Erikson's Adult Stages:
Early Adulthood
Intimacy vs. Isolation
Middle Adulthood:
Generativity vs. Self-absorption
Erikson's Maturity Stage:
The Aging Years
Integrity vs. Despair
*(This information was quoted from on the web.)

There are seven core issues that face adoptees regardless of the circumstances of their adoption or characteristics of the individual adoptees. These coreissues are expected and evolve naturally from the nature of the adoptive experience.
These seven core issues for the adoptee are:

Guilt & Shame

The additional developmental tasks for the adoptee throughout their lives is the identifying and integrating of these seven core issues at each developmental stage. These core issues will challenge adoptees in mastering behaviors and feelings such as helplessness, impeding isolative behavior, lack of self-esteem, and obtaining and maintaining control over their lives. As the adoptee moves through these core issues at different developmental stages a sense of identity diffusion can be experienced. This might look like the adoptee having no clear path for their life, or an unrealistic sense of where their life is going, and a lack of a sense of who they are or what they believe and can lead to an inability to make a commitment to a particular identity.
The search for identity commonly takes place during adolescence and in early adulthood, but for the adoptee this inability to develop a sense of whole self due to loss, grief, rejection, shame etc. moves the process of finding their identity into adulthood. The adoptee's dilemma around fitting into their adopted family can bring up a sense of being different and for some a feeling that they do not quite fit in. The sense of not fitting into either their adopted family or their birth family creates a lack of confidence inside the adoptee that a place has not been reserved for them in either family and can extend as far as feeling that they literally do not belong to or have a right to be a part of the human race. Reunion and completing the fractured story offers fodder for developing a solid self. Empowerment and reconnection to their biological family and history have the power to connect the adoptee to themselves and to assist them in fixing upon their sense of self in a committed way so that a solid identity evolves over time.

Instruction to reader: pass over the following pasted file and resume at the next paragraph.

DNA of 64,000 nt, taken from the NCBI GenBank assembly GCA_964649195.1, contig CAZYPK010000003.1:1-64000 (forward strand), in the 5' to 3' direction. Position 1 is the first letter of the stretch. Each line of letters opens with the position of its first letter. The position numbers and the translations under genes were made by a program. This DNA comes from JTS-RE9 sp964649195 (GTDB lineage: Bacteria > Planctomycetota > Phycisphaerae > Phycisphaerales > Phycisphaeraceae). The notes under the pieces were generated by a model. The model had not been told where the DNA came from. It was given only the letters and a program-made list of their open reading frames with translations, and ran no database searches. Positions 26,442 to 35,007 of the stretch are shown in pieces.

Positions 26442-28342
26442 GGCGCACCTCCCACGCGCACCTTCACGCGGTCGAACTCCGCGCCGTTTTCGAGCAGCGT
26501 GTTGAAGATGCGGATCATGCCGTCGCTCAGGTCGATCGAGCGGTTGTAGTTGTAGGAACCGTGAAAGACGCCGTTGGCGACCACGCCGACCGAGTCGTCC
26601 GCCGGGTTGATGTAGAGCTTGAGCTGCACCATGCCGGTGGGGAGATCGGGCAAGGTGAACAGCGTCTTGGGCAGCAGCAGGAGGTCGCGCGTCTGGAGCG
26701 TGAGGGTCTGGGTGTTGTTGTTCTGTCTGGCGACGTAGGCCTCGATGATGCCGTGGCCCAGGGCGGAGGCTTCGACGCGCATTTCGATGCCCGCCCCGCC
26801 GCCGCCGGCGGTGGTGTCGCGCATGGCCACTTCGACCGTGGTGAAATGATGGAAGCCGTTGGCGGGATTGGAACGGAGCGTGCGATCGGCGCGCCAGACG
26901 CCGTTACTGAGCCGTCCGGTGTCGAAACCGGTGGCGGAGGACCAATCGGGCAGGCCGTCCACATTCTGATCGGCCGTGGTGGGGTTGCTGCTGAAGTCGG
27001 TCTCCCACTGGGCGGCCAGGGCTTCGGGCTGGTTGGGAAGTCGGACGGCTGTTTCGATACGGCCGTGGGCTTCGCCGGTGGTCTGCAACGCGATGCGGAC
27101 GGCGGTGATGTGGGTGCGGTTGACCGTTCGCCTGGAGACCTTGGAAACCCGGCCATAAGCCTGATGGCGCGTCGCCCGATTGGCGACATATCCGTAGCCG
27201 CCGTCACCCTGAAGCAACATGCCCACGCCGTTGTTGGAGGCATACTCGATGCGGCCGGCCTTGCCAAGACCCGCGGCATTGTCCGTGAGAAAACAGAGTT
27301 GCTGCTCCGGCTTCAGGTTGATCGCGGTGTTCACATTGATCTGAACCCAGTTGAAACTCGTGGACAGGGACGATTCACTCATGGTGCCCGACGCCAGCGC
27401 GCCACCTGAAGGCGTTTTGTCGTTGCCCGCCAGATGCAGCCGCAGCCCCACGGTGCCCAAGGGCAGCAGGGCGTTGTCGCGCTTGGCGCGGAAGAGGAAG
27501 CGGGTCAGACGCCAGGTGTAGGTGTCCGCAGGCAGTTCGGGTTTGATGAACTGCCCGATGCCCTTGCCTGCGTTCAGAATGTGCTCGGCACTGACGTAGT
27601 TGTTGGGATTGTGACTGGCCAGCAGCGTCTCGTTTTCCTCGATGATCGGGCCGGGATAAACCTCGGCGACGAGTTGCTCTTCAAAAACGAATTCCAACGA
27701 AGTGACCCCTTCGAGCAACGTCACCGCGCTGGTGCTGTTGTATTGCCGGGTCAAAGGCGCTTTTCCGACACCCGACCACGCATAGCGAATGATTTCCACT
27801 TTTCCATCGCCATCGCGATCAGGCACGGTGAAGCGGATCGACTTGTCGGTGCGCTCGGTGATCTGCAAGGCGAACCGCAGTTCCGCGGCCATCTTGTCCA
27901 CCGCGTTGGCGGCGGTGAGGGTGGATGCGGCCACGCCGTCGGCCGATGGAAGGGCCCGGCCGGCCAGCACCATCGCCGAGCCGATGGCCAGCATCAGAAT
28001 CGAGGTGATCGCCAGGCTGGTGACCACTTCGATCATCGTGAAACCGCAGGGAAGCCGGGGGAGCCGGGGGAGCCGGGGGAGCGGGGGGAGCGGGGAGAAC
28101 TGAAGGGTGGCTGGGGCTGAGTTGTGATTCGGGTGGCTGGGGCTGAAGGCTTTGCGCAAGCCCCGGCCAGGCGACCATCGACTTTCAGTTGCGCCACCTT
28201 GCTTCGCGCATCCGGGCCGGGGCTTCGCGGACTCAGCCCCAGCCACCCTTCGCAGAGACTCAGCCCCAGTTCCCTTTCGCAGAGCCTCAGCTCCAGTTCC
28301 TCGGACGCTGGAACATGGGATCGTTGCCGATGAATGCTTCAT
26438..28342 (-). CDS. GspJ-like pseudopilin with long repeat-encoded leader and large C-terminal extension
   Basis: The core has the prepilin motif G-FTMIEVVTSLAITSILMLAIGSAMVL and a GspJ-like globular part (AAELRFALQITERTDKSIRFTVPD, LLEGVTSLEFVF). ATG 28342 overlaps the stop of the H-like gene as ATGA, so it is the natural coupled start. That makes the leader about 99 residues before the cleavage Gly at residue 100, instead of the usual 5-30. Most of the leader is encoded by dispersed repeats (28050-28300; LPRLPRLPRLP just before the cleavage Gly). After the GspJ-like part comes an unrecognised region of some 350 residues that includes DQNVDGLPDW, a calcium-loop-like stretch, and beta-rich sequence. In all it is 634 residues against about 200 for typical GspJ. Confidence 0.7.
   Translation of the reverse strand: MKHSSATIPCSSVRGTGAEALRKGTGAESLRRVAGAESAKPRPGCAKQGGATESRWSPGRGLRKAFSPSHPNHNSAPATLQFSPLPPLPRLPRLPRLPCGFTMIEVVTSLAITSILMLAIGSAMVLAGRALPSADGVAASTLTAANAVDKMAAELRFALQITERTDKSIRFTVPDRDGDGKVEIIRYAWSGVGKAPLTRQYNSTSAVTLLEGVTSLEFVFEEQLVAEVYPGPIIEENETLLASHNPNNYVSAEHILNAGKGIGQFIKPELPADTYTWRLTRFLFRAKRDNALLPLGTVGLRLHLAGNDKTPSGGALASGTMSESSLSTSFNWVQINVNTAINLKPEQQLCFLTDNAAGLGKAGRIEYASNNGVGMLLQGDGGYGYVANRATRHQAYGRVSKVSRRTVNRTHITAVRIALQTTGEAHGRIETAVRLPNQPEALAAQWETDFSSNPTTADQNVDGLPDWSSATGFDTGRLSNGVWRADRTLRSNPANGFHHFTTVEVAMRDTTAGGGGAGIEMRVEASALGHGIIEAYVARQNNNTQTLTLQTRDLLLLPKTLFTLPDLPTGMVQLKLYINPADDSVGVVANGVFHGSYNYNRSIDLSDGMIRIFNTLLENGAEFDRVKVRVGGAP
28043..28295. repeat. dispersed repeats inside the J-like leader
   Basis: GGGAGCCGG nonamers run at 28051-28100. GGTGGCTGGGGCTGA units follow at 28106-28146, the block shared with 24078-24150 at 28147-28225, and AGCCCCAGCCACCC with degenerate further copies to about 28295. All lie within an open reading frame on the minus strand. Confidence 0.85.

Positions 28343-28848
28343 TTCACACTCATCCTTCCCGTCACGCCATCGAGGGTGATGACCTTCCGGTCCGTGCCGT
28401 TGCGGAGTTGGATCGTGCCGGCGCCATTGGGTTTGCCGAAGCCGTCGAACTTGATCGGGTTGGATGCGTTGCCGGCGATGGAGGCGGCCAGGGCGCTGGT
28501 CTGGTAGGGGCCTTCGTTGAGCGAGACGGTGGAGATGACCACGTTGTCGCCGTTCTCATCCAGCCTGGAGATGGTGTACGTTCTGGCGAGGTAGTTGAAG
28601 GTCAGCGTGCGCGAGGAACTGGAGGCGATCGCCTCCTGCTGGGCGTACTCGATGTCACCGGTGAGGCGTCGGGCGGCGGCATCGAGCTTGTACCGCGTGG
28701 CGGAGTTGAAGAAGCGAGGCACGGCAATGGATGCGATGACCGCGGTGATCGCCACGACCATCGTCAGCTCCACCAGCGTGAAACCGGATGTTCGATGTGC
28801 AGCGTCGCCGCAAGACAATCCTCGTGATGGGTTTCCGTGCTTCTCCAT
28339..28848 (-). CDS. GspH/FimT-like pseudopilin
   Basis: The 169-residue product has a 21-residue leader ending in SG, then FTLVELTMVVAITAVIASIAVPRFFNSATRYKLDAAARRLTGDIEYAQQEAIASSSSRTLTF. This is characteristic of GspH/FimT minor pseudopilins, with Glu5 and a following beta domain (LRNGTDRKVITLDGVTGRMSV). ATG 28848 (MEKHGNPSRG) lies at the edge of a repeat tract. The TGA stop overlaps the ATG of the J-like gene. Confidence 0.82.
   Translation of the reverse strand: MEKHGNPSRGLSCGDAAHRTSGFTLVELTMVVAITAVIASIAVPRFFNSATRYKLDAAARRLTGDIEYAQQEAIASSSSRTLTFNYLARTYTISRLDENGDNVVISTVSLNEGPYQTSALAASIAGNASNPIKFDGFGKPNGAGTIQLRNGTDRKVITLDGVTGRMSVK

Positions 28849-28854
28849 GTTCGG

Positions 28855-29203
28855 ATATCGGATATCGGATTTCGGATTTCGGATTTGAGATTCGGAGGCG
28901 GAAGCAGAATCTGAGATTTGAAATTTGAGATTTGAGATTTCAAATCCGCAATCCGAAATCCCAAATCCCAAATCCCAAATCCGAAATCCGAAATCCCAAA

At each stage of development the seven core issues will come into play and shape and mold the adoptee's identity by their ability to come to terms with the lack of knowledge of their history or the integration of their discovered and recovered history as a result of reunion with their biological family of origin. The adoptees sense of self or identity becomes more whole and solid over the life course when the issues around adoption are resolved and intergrated into their feelings of belonging and having the right to a place in the world.